Patrick Mahomes III trotted onto the practice field with just under 2 minutes on the clock and 75 yards to the end zone, the rookie thrust into a challenging spot on the second full day of training camp.
It took him four plays to hit pay dirt.
The former Texas Tech quarterback hit tight end Ross Travis for a big gain over the middle after looking off a safety, showing the kind of nuance it takes to succeed in the NFL. Then he avoided a mistake when his protection broke down.
Finally, he scrambled for a touchdown, showing off the kind of elusiveness that helped to coax the Chiefs into selecting him with the 10th overall pick.
What was the teaching point after such an impressive drive?
"We told him not to get too big of a head," Chiefs offensive coordinator Matt Nagy said.
There is no disputing that Alex Smith is the Chiefs' starting quarterback, and that it would take an injury or monumental collapse by the veteran for Mahomes to see much of the field this season.
But if nothing else, Mahomes is quickly making the kind of impression that should make new Kansas City general manager Brett Veach and coach Andy Reid feel good about the backup job this season — and perhaps the notion of handing the youngster with the big arm the full-time job the following season.
"I thought he was the best quarterback in the draft," said Veach, who at the time was working in the front office for then-GM John Dorsey. "There was no doubt in my mind that was the right decision."
Lest the plaudits get out of hand, there are a few things to keep in mind.
First, Mahomes was wearing a yellow jersey to keep him from getting hit during that two-minute drill, and that tends to give quarterbacks a little more comfort in the pocket.
Second, the Chiefs did not put on full pads until they hit the practice field Sunday, so in fact nobody was getting hit.
And third, he was working with a hodge-podge of players rather than the best on both sides of the ball.
He was also in his element: Mahomes worked in a fast-paced offense that rarely huddled in college, so calling plays on the fly and working from the shotgun was nothing new.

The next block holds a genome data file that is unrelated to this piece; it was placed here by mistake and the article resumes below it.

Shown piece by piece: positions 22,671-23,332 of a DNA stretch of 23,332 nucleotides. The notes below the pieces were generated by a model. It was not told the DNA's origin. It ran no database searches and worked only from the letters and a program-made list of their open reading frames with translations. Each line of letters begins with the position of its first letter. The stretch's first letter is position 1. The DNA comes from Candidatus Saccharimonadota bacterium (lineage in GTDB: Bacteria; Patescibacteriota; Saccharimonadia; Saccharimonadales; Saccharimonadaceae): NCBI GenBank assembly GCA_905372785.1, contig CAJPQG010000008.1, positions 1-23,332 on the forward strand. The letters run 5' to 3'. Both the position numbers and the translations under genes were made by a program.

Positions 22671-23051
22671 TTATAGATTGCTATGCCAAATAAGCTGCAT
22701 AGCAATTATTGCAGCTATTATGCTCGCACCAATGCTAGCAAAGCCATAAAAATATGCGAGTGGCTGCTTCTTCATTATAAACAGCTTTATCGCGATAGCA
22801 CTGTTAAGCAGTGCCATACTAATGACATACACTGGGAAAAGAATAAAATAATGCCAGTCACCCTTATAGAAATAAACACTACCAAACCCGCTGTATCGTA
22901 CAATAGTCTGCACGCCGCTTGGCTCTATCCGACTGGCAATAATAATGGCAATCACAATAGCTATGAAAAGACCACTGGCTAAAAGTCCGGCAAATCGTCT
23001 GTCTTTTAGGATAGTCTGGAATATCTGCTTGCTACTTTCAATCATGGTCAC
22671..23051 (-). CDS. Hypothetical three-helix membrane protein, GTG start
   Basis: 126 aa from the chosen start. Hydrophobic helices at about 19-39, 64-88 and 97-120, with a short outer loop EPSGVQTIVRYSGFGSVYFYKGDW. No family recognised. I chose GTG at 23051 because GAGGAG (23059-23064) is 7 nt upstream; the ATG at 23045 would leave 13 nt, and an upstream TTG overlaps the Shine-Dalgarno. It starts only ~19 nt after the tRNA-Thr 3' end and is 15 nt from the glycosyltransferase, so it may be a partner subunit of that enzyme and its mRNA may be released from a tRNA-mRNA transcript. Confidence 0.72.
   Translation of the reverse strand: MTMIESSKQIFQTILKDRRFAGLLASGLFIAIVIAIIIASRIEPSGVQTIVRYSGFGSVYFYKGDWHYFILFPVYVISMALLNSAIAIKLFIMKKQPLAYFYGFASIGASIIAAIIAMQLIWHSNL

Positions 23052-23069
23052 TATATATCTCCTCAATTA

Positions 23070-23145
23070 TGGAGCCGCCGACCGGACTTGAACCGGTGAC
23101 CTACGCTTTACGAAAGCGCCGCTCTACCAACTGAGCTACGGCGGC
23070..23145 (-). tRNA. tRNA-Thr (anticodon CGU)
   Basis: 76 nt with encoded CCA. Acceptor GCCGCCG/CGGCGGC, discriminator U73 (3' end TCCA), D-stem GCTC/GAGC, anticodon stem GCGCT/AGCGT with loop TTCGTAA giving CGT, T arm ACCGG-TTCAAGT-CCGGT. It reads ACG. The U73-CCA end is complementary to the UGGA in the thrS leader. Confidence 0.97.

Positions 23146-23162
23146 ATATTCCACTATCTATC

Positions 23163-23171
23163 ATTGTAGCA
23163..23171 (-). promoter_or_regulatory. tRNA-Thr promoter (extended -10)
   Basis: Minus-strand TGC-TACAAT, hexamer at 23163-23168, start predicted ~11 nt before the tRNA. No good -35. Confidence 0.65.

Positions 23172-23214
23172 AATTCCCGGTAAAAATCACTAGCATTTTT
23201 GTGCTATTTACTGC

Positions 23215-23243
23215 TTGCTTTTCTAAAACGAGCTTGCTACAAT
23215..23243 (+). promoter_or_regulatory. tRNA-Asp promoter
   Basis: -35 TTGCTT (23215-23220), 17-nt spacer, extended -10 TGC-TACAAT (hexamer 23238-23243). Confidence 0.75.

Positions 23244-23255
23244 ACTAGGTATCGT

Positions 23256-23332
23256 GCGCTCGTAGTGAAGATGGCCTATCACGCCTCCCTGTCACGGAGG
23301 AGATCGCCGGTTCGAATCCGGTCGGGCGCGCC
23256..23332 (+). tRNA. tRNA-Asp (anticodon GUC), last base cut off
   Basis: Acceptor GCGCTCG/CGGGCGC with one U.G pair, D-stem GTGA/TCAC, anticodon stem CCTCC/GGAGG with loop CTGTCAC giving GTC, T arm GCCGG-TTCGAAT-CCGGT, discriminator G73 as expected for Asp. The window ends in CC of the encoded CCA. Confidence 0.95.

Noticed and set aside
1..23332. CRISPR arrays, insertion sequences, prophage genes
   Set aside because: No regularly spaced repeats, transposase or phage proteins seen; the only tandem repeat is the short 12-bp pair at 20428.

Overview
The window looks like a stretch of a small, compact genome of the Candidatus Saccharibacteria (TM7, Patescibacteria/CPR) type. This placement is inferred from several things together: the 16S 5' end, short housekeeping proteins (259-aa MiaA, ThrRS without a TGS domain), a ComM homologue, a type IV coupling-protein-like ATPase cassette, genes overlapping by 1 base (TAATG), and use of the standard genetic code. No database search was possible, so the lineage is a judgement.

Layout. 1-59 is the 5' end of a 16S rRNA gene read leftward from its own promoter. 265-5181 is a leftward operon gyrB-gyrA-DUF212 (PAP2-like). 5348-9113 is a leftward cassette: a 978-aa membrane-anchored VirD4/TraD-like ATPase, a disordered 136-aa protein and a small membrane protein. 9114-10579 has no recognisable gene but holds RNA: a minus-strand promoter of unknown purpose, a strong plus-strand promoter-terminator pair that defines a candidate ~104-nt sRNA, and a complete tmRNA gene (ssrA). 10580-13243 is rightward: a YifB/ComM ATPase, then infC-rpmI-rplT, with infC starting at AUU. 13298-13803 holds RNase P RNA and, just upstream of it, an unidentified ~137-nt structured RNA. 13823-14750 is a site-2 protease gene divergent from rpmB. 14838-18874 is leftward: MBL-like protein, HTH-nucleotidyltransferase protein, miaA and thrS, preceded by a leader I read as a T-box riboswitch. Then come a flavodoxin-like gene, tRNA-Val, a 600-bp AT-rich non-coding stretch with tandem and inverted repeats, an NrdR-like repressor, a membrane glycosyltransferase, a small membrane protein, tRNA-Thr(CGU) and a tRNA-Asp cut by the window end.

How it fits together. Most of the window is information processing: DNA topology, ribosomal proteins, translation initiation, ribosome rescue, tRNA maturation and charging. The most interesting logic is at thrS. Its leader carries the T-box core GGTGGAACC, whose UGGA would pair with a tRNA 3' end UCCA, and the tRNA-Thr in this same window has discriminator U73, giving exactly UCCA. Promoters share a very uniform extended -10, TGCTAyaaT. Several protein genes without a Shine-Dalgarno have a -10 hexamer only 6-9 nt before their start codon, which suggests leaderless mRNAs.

In fact, it may have worked to his advantage.
But none of that stopped the crowd from cheering when Mahomes reached the end zone, especially those fans who have already forked over their hard-earned cash to buy his No. 15 jersey.
"I tell everybody from his very first practice that he had," Nagy said, "when he came in and was screaming in the huddle what the play was and didn't realize he was talking to the defense to where he is right now, looking off safeties, is a huge leap."
Much of the progress came in the offseason, when Mahomes never missed a voluntary workout. He also was present for rookie and mandatory minicamps, even though he didn't sign a contract until last week.
More progress came when the team broke for a couple of weeks of vacation.
"We were just out there working a little extra," said Mahomes, who put in extra time with former NFL quarterback and current Chiefs offensive quality control coach Mike Kafka.
"He could see the improvement that I had stayed with and didn't lose anything," Mahomes said. "So trying to keep building on that and keep building and building until the season comes."
Mahomes made a few dazzling throws when the Chiefs put pads on Sunday, but his first real test will come when the Chiefs play the San Francisco 49ers in their preseason opener on Aug. 11. He will likely be the third quarterback on the field after Smith and current backup Tyler Bray, but the race for the No. 2 job already has become a tight one in training camp.
It'll become even tighter if Mahomes keeps leading the offense to touchdowns.
"You can't break him down," Nagy said. "Coach (Reid) gets after him and every once in a while I'll be looking out the corner of my eye to see if he's starting to break down but he's doing great. And as of now he's pretty unbreakable, but we'll see how it goes as this test goes on."
NOTES: OL Isaiah Battle (hamstring) returned to practice Sunday. ... LB Justin Houston showed up a bit late to practice, though Reid said there was a good excuse. "He had a mandatory drug test. He'd just went to the bathroom," Reid said, trailing off. "Maybe that's too much information."